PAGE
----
Creating the Project4:22 with Ben Deitch
In this video we'll start with a quick overview of solitaire, and then we'll create the project!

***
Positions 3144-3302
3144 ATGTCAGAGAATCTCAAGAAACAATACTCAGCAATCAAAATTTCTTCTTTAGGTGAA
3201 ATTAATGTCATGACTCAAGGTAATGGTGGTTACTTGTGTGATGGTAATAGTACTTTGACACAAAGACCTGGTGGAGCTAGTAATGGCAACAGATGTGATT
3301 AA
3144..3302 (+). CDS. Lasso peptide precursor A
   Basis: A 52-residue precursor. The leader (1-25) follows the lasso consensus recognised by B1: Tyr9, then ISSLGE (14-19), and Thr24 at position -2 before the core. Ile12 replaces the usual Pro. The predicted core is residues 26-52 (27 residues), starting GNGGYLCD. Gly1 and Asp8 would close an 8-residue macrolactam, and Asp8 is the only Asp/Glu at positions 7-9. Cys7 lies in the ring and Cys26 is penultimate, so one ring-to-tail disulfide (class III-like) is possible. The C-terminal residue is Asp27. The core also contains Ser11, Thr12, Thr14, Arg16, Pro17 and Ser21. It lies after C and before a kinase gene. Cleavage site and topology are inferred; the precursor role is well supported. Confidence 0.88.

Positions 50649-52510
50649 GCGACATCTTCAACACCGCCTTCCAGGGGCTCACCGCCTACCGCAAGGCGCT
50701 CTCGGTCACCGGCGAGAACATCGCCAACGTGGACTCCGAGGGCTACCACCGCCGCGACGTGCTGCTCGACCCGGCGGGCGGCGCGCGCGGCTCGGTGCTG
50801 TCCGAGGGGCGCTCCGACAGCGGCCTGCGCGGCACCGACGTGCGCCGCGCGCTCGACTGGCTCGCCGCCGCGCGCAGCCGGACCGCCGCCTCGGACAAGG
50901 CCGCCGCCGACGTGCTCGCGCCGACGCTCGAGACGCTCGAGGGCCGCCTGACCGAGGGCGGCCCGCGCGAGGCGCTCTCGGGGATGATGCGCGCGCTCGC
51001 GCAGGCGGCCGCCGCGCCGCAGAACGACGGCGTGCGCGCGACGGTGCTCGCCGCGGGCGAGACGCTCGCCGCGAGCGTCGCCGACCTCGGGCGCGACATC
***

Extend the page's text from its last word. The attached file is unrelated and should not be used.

Before we get started with building the app, 0:00 let's make sure we're all on the same page about what Solitaire is and how it works. 0:02 Solitaire, also known as Patience or Klondike, 0:08 is a card game that you can play all by yourself. 0:11 Here's a quick overview of how we'll be playing. 0:14 We start by creating the tableau, which contains seven piles of cards. 0:17 The last card in each pile is placed face up, and 0:21 each pile has one more card than the last. 0:25 Once we've created the tableau, 0:28 the remaining cards are placed up here to become stock. 0:30 And when we want to draw a card, 0:33 we just flip it over into what's known as the waste pile. 0:35 But don't worry about throwing cards into the waste pile. 0:38 If we ever run out of cards in our stockpile, 0:41 we'll just recycle the waste to give us a new stock. 0:44 The goal of Solitaire is to move every card in the deck 0:47 up to these four foundations. 0:50 The catch is that each foundation corresponds to only one suit, and 0:53 you need to build up each foundation from the bottom starting with the ace. 0:57 There's also a catch when dealing with the tableau piles. 1:02 If we want to add a card to the tableau, its value needs to be 1:05 one lower than the card above it, and it also needs to be the opposite color. 1:09 So if we have a nine of hearts as the last card and one of our tableau piles, and 1:13 we just turned over the eight of clubs into the waste, 1:18 we can play that eight of clubs right below our nine of hearts. 1:21 Also, if a tableau pile is empty, only a king is allowed to fill the void. 1:25 All right, if you're still not quite sure what's going on, 1:30 there's a link in the teacher's notes below to an online Solitaire game 1:34 that works just like ours will. 1:37 Now that we know how to play the game, let's get down to business. 1:40 For this course, we're only going to deal with the game logic. 1:44 That is, we won't be adding a user interface. 1:47 This way, we can use the same code for an Android app and a JavaFX app. 1:50 The only thing that'll be different is the UI code. 1:56 Also, since we won't be adding a UI, rather than use Android Studio, 1:59 we'll be doing all of our programming in IntelliJ IDEA. 2:04 So let's open up IntelliJ and get started. 2:07 The first thing we need to do is create the project, so 2:10 let's click Create New Project. 2:13 Then, on the left, pick Kotlin for the JVM, and hit Next. 2:15 Then let's name the project, Solitaire. 2:22 And hit Finish. 2:27 Hooray, you're your first Kotlin app. 2:30 Now, let's drill down to the source folder. 2:33 And, bummer, it doesn't look like it gave us a main class. 2:36 But, no worries, we can just make our own. 2:39 Let's right-click on the Source folder, and choose New>Kotlin File/Class. 2:42 Then let's name it App, and hit OK to give us our first Kotlin file App.kt. 2:48 Next, we need to provide an entry point end to our Kotlin application. 2:55 Over in App.kt, let's type main, and then hit tab to generate the entry point. 2:58 And there we go. 3:05 Now, let's quickly run this to make sure everything's working. 3:06 But before we can run anything, we'll need to create a run debug configuration. 3:09 Luckily, IntelliJ makes this really easy for us. 3:14 Just click the Kotlin icon in the gutter next to our main function, and pick Run. 3:18 Then, IntelliJ will create a configuration for us and run the app. 3:25 Nice. 3:30 Now that everything's up and running, let's talk about that main function. 3:31 The first thing to note is the fun keyword. 3:34 All functions in Kotlin are declared with the fun keyword. 3:37 Then comes the name of the function, main. 3:41 And then inside the parentheses are any arguments. 3:44 Unlike Java, the name of the argument comes first, 3:47 followed by a colon and then the type, array of strings. 3:51 And if we wanted to return anything, we would add a colon 3:56 after the parentheses, and then specify the return type. 4:00 In Kotlin, instead of using void, we use Unit. 4:05 And just like in Java, we usually omit this for 4:09 functions that don't return anything, so let's undo that. 4:12 And now that we've got our entry point handled, 4:17 in the next video we'll start working on the game. 4:19
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